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Evodevo. 2017 Jul 18;8:11. doi: 10.1186/s13227-017-0074-x. eCollection 2017.

Evolutionary loss of melanogenesis in the tunicate Molgula occulta.

Author information

1
Biology and Evolution of Marine organisms, Stazione Zoologica Anton Dohrn, Villa Comunale, 80121 Naples, Italy.
2
Center for Developmental Genetics, Department of Biology, New York University, New York, NY USA.
3
Station Biologique de Roscoff, Roscoff, France.
4
Department of Biology, University of Naples Federico II, Naples, Italy.
5
Department of Biology, University of Washington, Seattle, WA USA.
6
Friday Harbor Laboratories, University of Washington, Friday Harbor, WA USA.
7
Population Health and Reproduction, UC Davis School of Veterinary Medicine, Davis, CA USA.
8
School of Biological Sciences, Georgia Institute of Technology, Atlanta, GA USA.

Abstract

BACKGROUND:

Analyzing close species with diverse developmental modes is instrumental for investigating the evolutionary significance of physiological, anatomical and behavioral features at a molecular level. Many examples of trait loss are known in metazoan populations living in dark environments. Tunicates are the closest living relatives of vertebrates and typically present a lifecycle with distinct motile larval and sessile adult stages. The nervous system of the motile larva contains melanized cells associated with geotactic and light-sensing organs. It has been suggested that these are homologous to vertebrate neural crest-derived melanocytes. Probably due to ecological adaptation to distinct habitats, several species of tunicates in the Molgulidae family have tailless (anural) larvae that fail to develop sensory organ-associated melanocytes. Here we studied the evolution of Tyrosinase family genes, indispensible for melanogenesis, in the anural, unpigmented Molgula occulta and in the tailed, pigmented Molgula oculata by using phylogenetic, developmental and molecular approaches.

RESULTS:

We performed an evolutionary reconstruction of the tunicate Tyrosinase gene family: in particular, we found that M. oculata possesses genes predicted to encode one Tyrosinase (Tyr) and three Tyrosinase-related proteins (Tyrps) while M. occulta has only Tyr and Tyrp.a pseudogenes that are not likely to encode functional proteins. Analysis of Tyr sequences from various M. occulta individuals indicates that different alleles independently acquired frameshifting short indels and/or larger mobile genetic element insertions, resulting in pseudogenization of the Tyr locus. In M. oculata, Tyr is expressed in presumptive pigment cell precursors as in the model tunicate Ciona robusta. Furthermore, a M. oculata Tyr reporter gene construct was active in the pigment cell precursors of C. robusta embryos, hinting at conservation of the regulatory network underlying Tyr expression in tunicates. In contrast, we did not observe any expression of the Tyr pseudogene in M. occulta embryos. Similarly, M. occulta Tyr allele expression was not rescued in pigmented interspecific M. occulta × M. oculata hybrid embryos, suggesting deleterious mutations also to its cis-regulatory sequences. However, in situ hybridization for transcripts from the M. occulta Tyrp.a pseudogene revealed its expression in vestigial pigment cell precursors in this species.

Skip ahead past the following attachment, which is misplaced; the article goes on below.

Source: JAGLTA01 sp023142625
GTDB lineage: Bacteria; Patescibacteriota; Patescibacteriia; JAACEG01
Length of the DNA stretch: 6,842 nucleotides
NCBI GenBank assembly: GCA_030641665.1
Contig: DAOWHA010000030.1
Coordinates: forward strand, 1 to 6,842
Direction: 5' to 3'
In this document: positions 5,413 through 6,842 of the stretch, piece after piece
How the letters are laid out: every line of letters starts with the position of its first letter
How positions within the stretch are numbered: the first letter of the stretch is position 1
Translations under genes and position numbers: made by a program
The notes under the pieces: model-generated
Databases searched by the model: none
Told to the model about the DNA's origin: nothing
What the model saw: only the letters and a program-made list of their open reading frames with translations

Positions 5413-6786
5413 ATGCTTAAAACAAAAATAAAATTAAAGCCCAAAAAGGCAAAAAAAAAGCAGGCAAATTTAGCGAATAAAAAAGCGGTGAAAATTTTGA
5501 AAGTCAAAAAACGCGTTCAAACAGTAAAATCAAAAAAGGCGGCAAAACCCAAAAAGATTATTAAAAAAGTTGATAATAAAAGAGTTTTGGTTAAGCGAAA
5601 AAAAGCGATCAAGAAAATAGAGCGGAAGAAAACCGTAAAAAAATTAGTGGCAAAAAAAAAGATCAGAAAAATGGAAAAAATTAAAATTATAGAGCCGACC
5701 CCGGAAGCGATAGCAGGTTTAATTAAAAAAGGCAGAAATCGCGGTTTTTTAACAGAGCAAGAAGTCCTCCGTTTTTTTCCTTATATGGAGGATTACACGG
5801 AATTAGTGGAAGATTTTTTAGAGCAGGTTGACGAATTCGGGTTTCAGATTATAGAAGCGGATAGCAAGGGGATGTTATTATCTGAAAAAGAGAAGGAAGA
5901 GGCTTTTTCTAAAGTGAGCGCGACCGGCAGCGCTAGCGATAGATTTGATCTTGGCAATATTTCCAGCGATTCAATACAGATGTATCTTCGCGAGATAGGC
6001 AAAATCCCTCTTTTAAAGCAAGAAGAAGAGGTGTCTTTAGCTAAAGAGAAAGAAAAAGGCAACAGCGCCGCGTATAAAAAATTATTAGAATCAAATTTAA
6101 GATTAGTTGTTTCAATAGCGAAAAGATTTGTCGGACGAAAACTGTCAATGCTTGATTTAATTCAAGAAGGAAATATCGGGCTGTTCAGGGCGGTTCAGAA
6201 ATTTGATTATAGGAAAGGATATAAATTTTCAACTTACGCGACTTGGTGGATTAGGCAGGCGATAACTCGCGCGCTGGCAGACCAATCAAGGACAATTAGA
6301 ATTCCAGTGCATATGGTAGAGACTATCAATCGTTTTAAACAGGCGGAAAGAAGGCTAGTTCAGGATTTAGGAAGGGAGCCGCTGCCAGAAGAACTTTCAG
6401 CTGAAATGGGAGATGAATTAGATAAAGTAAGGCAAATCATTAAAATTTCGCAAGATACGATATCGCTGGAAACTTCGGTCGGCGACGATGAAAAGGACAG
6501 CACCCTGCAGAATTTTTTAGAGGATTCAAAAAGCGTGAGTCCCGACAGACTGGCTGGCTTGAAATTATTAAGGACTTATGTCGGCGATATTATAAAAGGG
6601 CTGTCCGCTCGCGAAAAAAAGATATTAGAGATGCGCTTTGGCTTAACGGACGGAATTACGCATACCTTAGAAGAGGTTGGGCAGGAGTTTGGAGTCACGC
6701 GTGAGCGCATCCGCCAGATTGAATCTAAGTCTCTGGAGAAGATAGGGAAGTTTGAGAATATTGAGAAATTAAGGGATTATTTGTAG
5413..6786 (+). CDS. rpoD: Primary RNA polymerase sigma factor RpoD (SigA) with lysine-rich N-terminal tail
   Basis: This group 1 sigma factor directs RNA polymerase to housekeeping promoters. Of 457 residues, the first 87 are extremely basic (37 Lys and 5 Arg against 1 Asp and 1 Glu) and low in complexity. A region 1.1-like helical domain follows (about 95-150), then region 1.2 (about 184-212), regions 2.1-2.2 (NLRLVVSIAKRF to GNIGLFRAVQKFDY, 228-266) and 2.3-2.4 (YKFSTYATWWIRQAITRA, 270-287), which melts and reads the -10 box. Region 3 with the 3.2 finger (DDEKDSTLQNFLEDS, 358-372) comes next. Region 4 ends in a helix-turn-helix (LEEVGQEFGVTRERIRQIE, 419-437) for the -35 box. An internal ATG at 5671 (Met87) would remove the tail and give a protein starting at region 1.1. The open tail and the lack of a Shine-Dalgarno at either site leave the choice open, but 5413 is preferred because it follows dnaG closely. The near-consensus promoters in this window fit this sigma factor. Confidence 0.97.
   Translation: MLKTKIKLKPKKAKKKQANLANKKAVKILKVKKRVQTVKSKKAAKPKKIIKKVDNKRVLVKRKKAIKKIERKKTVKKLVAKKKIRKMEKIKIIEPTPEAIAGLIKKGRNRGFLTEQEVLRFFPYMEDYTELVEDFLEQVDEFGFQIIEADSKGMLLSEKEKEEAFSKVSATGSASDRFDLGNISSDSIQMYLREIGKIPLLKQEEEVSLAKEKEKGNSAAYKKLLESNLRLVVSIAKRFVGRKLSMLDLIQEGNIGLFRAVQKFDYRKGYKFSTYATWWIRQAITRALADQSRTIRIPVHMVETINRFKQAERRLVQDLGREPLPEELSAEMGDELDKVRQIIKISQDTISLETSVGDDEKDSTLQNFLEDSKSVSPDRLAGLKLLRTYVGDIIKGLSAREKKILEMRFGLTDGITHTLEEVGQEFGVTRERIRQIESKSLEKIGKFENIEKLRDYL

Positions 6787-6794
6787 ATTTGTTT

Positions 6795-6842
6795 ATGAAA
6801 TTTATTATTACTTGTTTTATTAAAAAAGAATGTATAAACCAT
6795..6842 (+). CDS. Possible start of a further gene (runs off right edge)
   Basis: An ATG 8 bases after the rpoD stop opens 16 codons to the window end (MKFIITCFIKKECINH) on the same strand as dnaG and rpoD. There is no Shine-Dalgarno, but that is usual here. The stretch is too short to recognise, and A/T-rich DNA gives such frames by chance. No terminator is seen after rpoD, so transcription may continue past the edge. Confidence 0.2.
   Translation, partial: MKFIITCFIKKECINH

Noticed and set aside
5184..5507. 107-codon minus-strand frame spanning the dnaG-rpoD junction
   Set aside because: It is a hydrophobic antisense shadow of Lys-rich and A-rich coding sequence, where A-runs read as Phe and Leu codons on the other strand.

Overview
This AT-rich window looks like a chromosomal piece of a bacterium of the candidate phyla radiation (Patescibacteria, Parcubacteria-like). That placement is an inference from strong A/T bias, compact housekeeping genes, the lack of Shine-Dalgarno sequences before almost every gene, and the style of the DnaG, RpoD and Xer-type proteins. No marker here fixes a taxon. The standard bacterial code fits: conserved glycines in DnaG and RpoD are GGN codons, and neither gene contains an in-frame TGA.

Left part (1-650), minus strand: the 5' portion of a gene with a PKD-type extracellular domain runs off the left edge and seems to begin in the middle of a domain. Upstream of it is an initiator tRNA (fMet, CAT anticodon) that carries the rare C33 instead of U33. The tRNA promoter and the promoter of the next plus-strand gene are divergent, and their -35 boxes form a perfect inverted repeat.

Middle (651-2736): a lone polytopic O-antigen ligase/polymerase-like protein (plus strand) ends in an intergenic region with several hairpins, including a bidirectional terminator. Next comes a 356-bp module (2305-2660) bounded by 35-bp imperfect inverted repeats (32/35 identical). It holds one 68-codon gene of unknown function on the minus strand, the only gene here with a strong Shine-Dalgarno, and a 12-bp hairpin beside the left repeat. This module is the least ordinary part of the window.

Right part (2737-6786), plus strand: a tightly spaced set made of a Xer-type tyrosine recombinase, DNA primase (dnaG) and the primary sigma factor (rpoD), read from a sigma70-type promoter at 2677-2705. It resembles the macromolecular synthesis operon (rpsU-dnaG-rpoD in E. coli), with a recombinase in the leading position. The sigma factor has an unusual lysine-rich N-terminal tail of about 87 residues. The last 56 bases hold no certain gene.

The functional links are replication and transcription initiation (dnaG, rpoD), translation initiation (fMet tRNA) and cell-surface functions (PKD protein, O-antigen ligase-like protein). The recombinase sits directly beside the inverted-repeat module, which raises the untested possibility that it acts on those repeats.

CONCLUSIONS:

We reveal a complex evolutionary history of the melanogenesis pathway in tunicates, characterized by distinct gene duplication and loss events. Our expression and molecular data support a tight correlation between pseudogenization of Tyrosinase family members and the absence of pigmentation in the immotile larvae of M. occulta. These results suggest that relaxation of purifying selection has resulted in the loss of sensory organ-associated melanocytes and core genes in the melanogenesis biosynthetic pathway in M. occulta.

KEYWORDS:

Phylogeny; Pigmentation; Pseudogenes; Transposable elements; Tyrosinase evolution

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